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Early reading experiences play an important role in brain development.
19 April, 2020
- Recent studies have shown that children who grow up with books at home have increased literacy, numeracy, and information communication technology skills in adulthood.
- Bookstores and libraries are great, but according to researchers, early exposure at the parental home matters because "books are an integral part of routines and practices that enhance lifelong cognitive competencies."
- While age doesn't necessarily dictate reading level, here are titles suitable for children from a few months old up to 17 years.
<p>When you're making small talk with friends old and new, they typically ask questions that involve your<a href="https://bigthink.com/gear/hit-your-reading-goals" target="_blank"> reading habits</a>. People are often curious about the last book you read, what you're currently reading, and what titles are waiting in a neat little stack in your living room. Rarely does anyone ask what the first book you remember loving was, or what books from your childhood had the biggest impact on you, but it turns out that those early reading experiences are just as (if not more) important when it comes to your brain's development.</p><p>According to a <a href="https://bigthink.com/mind-brain/mind-brain-home-library-benefits" target="_blank">2018 study</a> that involved 160,000 people, growing up with a home library of 80-350 books (the average in the U.S. is 114) results in adults with significantly higher levels of literacy, numeracy, and information communication technology (ICT) skills. Studies have also shown that reading <a href="https://bigthink.com/21st-century-spirituality/reading-rewires-your-brain-for-more-intelligence-and-empathy" target="_blank">increases white matter</a> in the brain (boosting system-wide communication), and children who are read to regularly are <a href="https://bigthink.com/mind-brain/reading-to-babies" target="_blank">less likely to be hyperactive</a> and disruptive. </p><p>Libraries and publishers often give the option to sort books by age range, but not everyone progresses at the same pace. Those guidelines, and the distinctions made in this article, are generalizations and are meant to be flexible. That being said, here are some popular, best-selling, and well-reviewed books for the young reader on your shopping list.</p>
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The most popular books of the past 125 years, and where to get them.
16 January, 2020
- New York Public library is celebrating its 125th birthday in 2020. With over 90 locations across New York City's boroughs, it is the nation's largest public library system.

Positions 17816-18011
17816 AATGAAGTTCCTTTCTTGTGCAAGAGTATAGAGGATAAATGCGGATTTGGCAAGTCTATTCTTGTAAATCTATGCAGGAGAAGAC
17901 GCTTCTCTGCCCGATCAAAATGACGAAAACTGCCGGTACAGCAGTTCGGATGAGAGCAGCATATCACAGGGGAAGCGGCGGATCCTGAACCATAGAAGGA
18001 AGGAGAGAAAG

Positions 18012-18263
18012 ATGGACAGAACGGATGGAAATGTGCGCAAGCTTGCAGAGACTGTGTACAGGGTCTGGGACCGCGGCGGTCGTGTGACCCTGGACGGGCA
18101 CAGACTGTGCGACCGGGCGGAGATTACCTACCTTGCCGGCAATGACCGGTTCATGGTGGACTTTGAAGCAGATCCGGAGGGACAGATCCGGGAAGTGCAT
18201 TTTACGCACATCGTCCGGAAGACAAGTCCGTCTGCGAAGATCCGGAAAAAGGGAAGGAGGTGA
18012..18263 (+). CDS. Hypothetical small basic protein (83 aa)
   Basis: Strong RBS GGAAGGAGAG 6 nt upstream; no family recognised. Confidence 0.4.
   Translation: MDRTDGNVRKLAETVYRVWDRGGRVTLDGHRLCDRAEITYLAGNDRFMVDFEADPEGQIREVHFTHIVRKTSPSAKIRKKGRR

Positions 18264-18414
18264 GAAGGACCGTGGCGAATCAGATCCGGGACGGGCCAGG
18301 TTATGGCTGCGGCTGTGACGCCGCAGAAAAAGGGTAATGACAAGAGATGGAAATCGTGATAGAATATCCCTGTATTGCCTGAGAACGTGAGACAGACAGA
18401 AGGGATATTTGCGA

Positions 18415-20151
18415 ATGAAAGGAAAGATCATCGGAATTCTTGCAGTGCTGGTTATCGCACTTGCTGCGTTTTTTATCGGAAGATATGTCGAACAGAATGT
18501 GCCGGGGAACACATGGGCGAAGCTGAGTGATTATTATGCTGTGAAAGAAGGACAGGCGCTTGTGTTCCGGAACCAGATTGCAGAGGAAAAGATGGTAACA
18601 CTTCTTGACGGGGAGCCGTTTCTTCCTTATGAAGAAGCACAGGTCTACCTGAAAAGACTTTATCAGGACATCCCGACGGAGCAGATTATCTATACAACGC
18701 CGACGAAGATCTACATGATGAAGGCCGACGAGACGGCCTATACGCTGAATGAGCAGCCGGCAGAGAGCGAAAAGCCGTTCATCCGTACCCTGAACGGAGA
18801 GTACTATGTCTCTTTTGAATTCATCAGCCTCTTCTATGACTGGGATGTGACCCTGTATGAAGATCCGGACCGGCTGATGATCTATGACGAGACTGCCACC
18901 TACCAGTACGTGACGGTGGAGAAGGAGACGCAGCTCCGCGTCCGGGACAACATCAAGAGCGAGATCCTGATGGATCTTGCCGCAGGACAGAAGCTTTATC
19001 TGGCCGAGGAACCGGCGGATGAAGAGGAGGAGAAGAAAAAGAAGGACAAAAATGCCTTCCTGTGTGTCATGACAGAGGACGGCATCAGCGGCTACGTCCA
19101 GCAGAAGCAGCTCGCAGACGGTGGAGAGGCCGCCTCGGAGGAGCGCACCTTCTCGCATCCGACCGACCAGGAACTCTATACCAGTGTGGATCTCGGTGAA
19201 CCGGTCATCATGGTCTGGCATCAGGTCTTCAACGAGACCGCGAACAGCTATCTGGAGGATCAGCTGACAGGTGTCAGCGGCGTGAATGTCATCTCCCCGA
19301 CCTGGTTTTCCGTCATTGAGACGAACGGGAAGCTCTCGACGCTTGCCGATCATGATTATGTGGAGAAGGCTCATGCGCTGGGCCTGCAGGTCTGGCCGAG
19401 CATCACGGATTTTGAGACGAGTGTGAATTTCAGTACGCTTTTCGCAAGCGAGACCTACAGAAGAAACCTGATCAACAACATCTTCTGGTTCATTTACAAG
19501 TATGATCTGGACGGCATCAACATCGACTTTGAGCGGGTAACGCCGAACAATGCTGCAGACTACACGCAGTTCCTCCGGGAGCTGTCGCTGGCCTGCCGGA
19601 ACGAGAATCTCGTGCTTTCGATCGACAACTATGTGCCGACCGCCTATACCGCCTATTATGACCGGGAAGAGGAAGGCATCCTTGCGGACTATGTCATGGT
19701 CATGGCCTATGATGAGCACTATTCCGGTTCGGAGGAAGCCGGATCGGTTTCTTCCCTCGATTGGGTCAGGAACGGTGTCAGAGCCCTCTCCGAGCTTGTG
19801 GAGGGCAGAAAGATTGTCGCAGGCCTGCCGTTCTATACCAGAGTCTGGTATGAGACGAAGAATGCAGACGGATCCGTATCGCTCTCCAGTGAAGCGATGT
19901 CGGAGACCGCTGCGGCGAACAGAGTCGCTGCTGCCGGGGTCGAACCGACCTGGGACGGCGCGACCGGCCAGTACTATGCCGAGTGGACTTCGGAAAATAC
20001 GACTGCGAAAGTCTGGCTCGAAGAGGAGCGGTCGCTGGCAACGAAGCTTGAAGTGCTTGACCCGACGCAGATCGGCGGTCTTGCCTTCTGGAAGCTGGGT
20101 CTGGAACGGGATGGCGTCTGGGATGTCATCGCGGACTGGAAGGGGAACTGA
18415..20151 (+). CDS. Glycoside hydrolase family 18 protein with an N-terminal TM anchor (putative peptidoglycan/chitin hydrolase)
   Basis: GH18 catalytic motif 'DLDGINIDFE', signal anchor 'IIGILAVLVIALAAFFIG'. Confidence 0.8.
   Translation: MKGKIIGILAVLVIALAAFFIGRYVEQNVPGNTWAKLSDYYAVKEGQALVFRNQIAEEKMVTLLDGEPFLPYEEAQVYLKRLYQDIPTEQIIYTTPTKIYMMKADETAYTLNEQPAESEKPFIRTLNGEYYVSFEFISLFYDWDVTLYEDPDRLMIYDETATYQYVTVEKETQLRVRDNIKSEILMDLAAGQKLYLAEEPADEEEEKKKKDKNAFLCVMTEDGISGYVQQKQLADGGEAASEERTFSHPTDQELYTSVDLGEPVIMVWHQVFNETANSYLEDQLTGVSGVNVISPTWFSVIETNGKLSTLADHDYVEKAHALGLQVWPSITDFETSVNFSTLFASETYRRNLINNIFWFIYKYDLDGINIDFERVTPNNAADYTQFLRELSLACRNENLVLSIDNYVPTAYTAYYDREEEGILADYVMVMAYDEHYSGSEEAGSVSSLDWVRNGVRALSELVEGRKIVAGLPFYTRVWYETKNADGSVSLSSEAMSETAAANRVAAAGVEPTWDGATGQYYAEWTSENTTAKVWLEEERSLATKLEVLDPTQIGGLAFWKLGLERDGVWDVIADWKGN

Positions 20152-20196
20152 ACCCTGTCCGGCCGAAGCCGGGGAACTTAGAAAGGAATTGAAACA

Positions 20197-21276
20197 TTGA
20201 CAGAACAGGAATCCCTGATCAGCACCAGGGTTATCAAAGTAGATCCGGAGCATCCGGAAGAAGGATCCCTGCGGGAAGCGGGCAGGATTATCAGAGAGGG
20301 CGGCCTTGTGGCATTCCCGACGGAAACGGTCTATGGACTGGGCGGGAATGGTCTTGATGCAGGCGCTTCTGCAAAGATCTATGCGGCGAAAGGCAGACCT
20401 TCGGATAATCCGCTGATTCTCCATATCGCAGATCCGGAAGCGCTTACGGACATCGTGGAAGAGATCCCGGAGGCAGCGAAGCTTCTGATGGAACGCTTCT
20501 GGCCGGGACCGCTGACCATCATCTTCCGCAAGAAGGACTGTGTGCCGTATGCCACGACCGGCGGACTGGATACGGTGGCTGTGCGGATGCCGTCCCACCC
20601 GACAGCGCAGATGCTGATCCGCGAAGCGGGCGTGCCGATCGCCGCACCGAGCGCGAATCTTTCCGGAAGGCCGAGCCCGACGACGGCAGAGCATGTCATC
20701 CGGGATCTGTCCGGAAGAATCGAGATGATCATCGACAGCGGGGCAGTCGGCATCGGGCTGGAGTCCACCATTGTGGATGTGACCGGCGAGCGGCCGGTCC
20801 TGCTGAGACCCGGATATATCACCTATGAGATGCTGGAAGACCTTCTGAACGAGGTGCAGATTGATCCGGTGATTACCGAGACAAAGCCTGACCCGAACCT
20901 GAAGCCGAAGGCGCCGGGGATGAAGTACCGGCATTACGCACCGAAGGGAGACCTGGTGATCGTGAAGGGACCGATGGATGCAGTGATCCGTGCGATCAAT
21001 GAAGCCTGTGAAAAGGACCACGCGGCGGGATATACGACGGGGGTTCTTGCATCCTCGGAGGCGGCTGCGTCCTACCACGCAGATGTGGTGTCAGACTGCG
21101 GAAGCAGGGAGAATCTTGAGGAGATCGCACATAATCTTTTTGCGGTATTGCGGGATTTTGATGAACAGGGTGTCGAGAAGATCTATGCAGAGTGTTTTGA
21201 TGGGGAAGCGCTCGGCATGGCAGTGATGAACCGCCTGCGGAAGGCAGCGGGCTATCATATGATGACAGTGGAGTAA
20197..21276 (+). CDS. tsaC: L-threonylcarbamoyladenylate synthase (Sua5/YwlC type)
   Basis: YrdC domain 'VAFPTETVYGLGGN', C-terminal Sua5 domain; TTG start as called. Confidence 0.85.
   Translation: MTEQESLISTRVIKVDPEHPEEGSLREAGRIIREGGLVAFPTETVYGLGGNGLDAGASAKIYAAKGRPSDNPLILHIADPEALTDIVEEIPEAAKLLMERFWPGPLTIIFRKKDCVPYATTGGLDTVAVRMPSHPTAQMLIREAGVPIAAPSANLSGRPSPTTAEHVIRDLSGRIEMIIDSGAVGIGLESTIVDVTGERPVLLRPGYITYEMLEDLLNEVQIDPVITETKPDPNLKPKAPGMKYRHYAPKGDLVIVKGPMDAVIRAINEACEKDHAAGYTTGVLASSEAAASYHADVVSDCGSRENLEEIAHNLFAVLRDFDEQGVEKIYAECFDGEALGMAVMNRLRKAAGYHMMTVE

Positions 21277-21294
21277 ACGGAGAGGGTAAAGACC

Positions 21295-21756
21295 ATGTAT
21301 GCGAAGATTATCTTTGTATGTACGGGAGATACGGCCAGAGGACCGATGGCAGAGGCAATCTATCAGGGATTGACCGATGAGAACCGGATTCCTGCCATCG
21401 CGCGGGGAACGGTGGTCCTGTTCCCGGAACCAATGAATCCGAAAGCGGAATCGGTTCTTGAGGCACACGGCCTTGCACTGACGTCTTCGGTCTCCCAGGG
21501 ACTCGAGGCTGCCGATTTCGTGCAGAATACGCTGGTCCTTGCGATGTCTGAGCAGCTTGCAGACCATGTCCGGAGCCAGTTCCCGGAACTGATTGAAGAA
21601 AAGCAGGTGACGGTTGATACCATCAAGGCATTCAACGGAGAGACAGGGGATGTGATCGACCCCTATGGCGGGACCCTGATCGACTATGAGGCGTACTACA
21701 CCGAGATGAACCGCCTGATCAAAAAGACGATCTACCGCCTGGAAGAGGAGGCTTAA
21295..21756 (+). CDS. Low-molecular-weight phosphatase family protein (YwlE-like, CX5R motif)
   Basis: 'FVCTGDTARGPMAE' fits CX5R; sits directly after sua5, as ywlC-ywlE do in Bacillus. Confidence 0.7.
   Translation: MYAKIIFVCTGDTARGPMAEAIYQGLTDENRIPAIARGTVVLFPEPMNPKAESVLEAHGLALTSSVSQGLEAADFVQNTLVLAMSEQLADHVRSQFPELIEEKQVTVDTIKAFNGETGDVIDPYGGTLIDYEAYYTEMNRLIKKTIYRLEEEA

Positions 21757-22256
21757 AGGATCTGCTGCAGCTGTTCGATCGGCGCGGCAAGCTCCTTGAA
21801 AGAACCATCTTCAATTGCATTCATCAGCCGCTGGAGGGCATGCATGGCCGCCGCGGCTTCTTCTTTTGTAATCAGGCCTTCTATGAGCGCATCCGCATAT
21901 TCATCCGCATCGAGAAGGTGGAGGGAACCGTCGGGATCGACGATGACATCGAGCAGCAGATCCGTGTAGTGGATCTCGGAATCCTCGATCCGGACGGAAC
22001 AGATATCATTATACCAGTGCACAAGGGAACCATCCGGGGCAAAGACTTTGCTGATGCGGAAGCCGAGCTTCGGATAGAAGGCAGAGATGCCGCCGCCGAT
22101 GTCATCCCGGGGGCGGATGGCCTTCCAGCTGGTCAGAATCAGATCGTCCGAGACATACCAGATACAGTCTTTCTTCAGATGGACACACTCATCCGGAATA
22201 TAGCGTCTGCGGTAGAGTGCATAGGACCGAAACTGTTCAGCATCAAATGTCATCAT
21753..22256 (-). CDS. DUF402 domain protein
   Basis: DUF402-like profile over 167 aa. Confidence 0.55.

- Based on circulation data, popularity, trends, and other criteria dating back to 1895, these books are considered the library's most checked-out titles of all time.
- "The Snowy Day" by Ezra Jack Keats was checked out 485,583 times and takes the top spot, but one librarian's hatred of another book may have robbed it of the crown.
<p>This year marks the <a href="https://125.nypl.org/125" target="_blank">125th birthday</a> of the New York Public Library. Millions of books have been borrowed from the library's numerous branches around the city since 1895, but some timeless classics have been thumbed through and enjoyed more than others. For its quasquicentennial celebration, the library has shared a list of the ten books that card holders just couldn't get enough of. <br><br>"The books on this list have transcended generations and, much like the Library itself, are as relevant today as they were when they first arrived," said NYPL President Anthony W. Marx in <a href="https://www.npr.org/2020/01/13/795873639/the-new-york-public-library-has-calculated-its-most-checked-out-books-of-all-tim" target="_blank">a statement</a>. "This list tells us something about New Yorkers over the last 125 years — what moves them, what excites them, what stands the test of time." </p><p>Determining which books were the most popular wasn't as simple as checking a computer file. A team of experts reviewed checkout and circulation data, reading trends, the length of the books, the length of time they have been in print and in the catalog, school lists, and the awards and special recognitions that the books have received.</p><p>You should find as many ways as you can to support your local library. Add these books to your borrow list now, or if you can't stand the wait, buy a copy of your own.</p>
<p><em>When you buy something through a link in this article Big Think earns a small affiliate commission. Thank you for supporting our team's work.</em></p></div>
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